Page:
Review: This course is amazing! I took it as a requirement for admission to an MBA program, and couldn't have been happier with the quality and rigor of the course. I previously took calculus two times (at a public high school and then a large public university commonly cited as a "public ivy"), this course was by far the best and *finally* made the concepts click. Previously I had no idea what was going on because terrible PhD students were teaching the course and saying stuff like "a derivative is the slope of a tangent line" - ??? but what does that mean ???, but the instructors in the Shorter University course explain everything in ways where it FINALLY made sense (e.g., "imagine a roller coaster hitting the top of a hill, there's a moment where it shifts momentum and you're not accelerating or decelerating, that's what a 0 rate of change is - that's when the derivative would be zero"). They explain everything in multiple ways and relate it to other concepts. It all made perfect sense when I finally had a good instructor. Really recommend this class

Transferred Credits to: The Wharton School, UPenn

*Date Posted: Dec 9, 2019*

Review by: Louisa A.

Courses Completed: Calculus I

Review: My microeconomics class required college-level calculus as a prerequisite, and I didn't want to wait until next year to take the class. So, I took DC's Calculus I class over the summer, so I could register for econ when I got back to school this fall. I actually think I got more help taking the class online than I would have in the huge lecture classes here. Prof. Curtis was really clear in explaining concepts and talking me through the topics that I was having trouble with. It took me about 10 weeks to finish the class, which didn't seem too long and didn't feel rushed. My friends who are in calculus now, trying to finish the prereq, are pretty jealous!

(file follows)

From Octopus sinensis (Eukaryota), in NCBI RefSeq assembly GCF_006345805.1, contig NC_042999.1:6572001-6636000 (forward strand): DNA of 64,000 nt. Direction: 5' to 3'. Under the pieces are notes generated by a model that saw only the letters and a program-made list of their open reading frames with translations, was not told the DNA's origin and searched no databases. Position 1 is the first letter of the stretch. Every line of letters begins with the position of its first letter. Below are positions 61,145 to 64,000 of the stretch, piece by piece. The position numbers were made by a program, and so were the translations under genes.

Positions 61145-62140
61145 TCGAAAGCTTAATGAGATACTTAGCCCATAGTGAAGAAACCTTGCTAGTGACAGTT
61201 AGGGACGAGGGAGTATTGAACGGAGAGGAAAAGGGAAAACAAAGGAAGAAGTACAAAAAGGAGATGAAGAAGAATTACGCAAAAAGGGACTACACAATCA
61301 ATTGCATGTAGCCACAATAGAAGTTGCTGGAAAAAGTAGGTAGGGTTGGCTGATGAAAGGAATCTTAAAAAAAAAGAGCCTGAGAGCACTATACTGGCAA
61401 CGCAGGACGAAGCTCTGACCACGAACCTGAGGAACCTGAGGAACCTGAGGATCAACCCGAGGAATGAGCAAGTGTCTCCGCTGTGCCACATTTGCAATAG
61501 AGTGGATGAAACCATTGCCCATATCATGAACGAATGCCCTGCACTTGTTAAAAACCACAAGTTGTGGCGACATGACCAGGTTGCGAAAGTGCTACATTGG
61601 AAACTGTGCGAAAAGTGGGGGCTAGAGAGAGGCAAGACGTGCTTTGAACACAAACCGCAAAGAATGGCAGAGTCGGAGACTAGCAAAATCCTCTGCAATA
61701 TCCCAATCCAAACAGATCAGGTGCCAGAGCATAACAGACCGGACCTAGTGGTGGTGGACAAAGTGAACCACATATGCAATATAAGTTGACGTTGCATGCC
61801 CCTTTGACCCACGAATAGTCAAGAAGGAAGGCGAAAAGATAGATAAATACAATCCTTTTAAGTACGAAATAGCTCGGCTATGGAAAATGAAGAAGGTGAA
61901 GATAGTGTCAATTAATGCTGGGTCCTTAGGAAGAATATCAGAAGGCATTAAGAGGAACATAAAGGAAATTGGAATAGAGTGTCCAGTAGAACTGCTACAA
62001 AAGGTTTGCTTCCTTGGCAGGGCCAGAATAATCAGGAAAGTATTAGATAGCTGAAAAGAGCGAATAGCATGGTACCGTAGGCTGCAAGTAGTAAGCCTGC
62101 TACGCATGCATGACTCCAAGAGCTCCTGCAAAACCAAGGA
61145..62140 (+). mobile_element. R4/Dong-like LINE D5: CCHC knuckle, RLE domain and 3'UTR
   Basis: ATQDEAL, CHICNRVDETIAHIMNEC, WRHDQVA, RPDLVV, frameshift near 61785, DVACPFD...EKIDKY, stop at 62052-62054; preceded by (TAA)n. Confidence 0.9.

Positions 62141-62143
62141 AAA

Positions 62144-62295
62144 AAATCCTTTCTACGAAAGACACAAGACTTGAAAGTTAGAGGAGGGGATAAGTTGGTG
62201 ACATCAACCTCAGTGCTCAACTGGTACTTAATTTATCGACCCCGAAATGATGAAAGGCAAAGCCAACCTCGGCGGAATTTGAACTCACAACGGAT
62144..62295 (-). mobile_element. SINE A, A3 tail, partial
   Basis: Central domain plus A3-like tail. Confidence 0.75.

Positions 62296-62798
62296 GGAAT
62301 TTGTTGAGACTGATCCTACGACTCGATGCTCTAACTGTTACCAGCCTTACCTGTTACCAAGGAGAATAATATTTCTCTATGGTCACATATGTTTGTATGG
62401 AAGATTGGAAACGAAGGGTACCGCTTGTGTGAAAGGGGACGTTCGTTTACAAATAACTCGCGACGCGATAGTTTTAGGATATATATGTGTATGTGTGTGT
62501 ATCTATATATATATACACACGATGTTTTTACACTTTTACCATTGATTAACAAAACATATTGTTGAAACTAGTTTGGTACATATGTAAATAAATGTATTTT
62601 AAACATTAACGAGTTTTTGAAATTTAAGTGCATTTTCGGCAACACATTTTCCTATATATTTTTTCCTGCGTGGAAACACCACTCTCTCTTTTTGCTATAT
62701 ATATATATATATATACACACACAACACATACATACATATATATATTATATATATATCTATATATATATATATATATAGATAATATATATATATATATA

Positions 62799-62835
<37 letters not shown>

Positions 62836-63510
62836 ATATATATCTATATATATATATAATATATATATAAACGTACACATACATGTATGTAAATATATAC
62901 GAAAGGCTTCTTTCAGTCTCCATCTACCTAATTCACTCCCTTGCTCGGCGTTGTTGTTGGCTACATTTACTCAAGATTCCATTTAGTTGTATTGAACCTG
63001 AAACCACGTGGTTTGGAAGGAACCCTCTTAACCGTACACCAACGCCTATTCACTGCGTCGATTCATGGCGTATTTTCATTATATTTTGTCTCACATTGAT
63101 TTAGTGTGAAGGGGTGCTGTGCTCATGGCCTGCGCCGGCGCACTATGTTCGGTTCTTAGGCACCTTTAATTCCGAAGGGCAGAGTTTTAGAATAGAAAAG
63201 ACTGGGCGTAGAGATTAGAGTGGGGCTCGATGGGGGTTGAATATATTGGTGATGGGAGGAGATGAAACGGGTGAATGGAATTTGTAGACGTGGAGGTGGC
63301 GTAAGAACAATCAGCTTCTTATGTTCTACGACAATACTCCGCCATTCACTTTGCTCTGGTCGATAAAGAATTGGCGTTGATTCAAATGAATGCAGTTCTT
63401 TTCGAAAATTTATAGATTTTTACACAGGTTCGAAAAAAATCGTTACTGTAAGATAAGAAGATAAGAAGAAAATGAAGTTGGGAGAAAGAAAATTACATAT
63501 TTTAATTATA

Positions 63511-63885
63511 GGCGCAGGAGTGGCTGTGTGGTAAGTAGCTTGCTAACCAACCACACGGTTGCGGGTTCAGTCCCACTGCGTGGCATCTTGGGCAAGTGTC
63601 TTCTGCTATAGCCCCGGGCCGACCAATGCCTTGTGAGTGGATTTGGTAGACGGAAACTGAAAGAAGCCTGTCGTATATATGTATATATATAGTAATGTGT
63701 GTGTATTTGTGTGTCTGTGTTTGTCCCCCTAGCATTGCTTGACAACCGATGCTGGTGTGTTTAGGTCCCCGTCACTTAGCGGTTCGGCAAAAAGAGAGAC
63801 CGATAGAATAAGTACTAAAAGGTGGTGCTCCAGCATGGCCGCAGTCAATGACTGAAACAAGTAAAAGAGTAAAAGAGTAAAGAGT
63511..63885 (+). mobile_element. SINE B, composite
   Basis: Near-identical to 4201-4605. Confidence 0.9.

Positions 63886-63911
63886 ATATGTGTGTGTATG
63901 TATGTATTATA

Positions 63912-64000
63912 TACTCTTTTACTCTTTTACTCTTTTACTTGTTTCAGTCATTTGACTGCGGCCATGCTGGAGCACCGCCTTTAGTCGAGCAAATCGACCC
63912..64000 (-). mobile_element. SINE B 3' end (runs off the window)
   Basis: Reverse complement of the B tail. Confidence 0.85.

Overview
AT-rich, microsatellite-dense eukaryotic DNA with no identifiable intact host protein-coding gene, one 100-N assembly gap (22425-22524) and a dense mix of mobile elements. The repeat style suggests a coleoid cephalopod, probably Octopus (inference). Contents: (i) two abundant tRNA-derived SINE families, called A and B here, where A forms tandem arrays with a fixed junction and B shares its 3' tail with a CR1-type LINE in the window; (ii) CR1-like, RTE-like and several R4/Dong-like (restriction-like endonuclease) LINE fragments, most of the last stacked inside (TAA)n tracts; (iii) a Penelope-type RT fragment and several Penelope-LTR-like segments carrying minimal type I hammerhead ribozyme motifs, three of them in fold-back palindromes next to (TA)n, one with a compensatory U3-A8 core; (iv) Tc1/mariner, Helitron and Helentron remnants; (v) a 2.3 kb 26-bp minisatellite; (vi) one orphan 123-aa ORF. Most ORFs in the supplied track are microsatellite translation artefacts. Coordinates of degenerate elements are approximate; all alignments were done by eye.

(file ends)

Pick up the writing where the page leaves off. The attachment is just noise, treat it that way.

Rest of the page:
## Distance Calculus - Curriculum Exploration

### 2.02: Fundamental Formula

- N1: 2.02: Fundamental Formula:
- N1.1: 2.02 - Basics
- N1.1.a: 2.02.B1: The Fundamental Theorem, Part 1
- N1.1.b: 2.02.B2: The Fundamental Theorem, Part 2
- N1.1.c: 2.02.B3: Measurements of distance and velocity via the fundamental formula
- N1.1.d: 2.02.B4: Infinite Integrals and the Fundamental Formula
- N1.1.e: 2.02.B5: The integral of the sum is the sum of the integrals
- N1.1.f: 2.02.B6: Integrating Backward
- N1.1.g: 1.07.B3: Euler's Fakers
- N1.2: 2.02 - Tutorials
- N1.2.a: 2.02.T1: Getting the feel of the fundamental formula by using it to calculate integrals
- N1.2.b: 2.02.T2: Velocity, acceleration and the fundamental formula
- N1.2.c: 2.02.T3: Some measurements based on the fundamental formula
- N1.2.d: 2.02.T4: Area between curves
- N1.2.e: 2.02.T5: Approximate calculation of Infinite Integrals
- N1.2.f: 2.02.T6: The fundamental formula and its relation to differential equations
- N1.2.g: 2.02.T7: The "Indefinite Integral"
- N1.2.h: 1.07.T1: Euler's Fakers 1
- N1.2.i: 1.07.G2: Euler's Fakers 2
- N1.2.j: 1.07.G8: Euler's Fakers 3
- N1.3: 2.02 - Give It a Try
- N1.3.a: 2.02.G1: Calculating integrals by solving differential equations
- N1.3.b: 2.02.G2: How does LiveMath calculate an integral?
- N1.3.c: 2.02.G3: Velocity and acceleration
- N1.3.d: 2.02.G4: Functions defined by integrals
- N1.3.e: 2.02.G5: Fundamental ideas
- N1.3.f: 2.02.G6: Some measurements coming from the fundamental formula
- N1.3.g: 2.02.G7: Exact and approximate calculations of Infinite Integrals
- N1.3.h: 2.02.G8: Waterloo Tiles
- N1.3.i: 2.02.G9: Bad Integrals
- N1.4: 2.02 - Literacy
- N1.5: 2.02 - Revisited